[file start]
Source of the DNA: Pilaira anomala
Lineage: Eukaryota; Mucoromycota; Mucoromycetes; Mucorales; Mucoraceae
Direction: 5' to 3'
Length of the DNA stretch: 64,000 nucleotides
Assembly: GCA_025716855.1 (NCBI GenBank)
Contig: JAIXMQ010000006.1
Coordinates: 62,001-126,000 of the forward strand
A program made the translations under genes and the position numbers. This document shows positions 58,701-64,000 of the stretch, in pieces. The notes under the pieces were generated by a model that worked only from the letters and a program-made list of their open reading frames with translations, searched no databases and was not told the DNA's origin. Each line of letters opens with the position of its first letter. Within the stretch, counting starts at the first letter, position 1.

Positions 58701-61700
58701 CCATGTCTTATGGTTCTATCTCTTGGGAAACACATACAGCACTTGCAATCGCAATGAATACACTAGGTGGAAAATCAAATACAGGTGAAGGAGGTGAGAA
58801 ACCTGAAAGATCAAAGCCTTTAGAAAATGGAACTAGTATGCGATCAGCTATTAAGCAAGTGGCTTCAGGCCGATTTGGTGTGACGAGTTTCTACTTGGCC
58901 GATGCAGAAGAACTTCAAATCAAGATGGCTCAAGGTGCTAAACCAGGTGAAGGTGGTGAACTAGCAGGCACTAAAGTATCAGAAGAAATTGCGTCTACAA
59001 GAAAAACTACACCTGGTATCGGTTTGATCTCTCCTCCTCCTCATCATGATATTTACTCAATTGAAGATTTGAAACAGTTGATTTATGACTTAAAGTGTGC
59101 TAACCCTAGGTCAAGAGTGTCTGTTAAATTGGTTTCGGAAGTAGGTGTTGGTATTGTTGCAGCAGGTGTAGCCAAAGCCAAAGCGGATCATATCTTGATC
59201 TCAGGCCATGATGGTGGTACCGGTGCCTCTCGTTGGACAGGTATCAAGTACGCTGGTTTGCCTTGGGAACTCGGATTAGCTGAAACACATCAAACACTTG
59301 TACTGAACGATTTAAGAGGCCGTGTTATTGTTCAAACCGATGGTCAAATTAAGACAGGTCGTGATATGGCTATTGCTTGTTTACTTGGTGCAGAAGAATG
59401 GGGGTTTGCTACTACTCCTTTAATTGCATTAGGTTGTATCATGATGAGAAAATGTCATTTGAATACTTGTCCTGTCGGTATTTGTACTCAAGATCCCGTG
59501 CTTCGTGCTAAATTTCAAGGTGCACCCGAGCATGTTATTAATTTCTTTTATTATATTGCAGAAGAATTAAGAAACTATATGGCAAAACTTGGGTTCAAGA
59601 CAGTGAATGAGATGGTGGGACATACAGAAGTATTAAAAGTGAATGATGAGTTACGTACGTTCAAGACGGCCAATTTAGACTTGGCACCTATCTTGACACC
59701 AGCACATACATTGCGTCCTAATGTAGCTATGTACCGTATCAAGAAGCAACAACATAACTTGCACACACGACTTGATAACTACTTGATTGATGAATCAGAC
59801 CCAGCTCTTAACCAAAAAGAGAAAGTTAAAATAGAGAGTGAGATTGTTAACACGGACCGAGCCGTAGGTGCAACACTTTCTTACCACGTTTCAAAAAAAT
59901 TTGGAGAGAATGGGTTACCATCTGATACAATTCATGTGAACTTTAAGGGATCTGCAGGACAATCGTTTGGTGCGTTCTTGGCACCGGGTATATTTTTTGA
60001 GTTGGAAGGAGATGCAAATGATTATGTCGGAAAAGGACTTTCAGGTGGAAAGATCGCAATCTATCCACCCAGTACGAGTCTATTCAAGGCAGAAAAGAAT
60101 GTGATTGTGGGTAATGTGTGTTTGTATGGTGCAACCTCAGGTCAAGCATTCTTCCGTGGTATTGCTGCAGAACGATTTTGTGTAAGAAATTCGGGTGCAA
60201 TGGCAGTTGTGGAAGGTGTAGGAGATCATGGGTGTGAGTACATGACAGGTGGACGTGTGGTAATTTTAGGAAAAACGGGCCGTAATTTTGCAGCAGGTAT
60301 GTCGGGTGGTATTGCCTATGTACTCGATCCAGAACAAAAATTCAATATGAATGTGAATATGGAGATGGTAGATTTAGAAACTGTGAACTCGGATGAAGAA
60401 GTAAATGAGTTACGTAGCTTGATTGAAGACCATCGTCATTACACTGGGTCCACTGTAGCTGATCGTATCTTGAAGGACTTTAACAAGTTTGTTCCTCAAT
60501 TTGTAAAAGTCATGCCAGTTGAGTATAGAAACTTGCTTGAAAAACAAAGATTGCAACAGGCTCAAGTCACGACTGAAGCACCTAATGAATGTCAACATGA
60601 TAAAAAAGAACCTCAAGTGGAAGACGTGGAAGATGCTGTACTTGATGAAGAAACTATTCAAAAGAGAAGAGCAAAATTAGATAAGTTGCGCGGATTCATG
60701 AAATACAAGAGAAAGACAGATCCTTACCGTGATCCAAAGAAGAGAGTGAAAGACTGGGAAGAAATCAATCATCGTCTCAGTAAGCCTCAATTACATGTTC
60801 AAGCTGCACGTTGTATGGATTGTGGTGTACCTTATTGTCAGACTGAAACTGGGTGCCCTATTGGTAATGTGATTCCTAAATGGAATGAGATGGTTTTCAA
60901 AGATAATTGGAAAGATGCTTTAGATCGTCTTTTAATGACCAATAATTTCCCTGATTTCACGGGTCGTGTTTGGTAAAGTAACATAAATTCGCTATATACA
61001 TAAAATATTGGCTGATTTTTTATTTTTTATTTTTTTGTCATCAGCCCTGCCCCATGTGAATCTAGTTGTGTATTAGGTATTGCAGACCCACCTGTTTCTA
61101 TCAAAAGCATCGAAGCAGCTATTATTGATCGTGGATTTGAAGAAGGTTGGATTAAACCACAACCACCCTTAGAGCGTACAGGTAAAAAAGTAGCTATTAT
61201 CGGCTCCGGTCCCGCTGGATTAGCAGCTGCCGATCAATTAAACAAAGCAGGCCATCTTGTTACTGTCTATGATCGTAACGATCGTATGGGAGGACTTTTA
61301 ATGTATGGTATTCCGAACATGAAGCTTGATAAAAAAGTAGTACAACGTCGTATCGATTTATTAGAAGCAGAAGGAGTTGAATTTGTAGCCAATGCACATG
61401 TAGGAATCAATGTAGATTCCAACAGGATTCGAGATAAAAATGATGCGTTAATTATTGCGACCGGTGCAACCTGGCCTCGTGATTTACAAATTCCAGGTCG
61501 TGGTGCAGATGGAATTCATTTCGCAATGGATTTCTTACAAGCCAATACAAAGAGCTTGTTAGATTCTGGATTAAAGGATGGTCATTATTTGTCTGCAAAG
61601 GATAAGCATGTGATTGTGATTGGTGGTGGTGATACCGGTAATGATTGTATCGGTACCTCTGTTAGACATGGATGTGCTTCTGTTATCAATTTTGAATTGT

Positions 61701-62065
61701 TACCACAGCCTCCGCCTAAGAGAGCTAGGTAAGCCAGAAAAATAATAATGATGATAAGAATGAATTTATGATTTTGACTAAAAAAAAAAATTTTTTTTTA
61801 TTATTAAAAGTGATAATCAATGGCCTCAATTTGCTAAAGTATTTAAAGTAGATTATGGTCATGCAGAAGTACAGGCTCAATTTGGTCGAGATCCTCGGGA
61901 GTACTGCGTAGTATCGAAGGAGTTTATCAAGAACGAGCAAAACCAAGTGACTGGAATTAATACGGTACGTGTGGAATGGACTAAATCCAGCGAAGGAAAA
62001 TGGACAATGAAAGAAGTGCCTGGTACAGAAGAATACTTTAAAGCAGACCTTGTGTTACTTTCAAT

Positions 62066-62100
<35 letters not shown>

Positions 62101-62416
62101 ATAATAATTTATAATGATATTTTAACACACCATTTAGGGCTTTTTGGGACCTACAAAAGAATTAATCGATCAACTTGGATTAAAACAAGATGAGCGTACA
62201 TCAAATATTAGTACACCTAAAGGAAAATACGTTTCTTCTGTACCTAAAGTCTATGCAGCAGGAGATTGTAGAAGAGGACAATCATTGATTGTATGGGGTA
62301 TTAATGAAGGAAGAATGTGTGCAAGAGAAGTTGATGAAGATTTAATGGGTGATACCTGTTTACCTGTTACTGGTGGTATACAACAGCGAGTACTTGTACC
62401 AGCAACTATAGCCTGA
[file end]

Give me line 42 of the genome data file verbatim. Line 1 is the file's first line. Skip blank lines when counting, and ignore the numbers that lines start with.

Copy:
61801 TTATTAAAAGTGATAATCAATGGCCTCAATTTGCTAAAGTATTTAAAGTAGATTATGGTCATGCAGAAGTACAGGCTCAATTTGGTCGAGATCCTCGGGA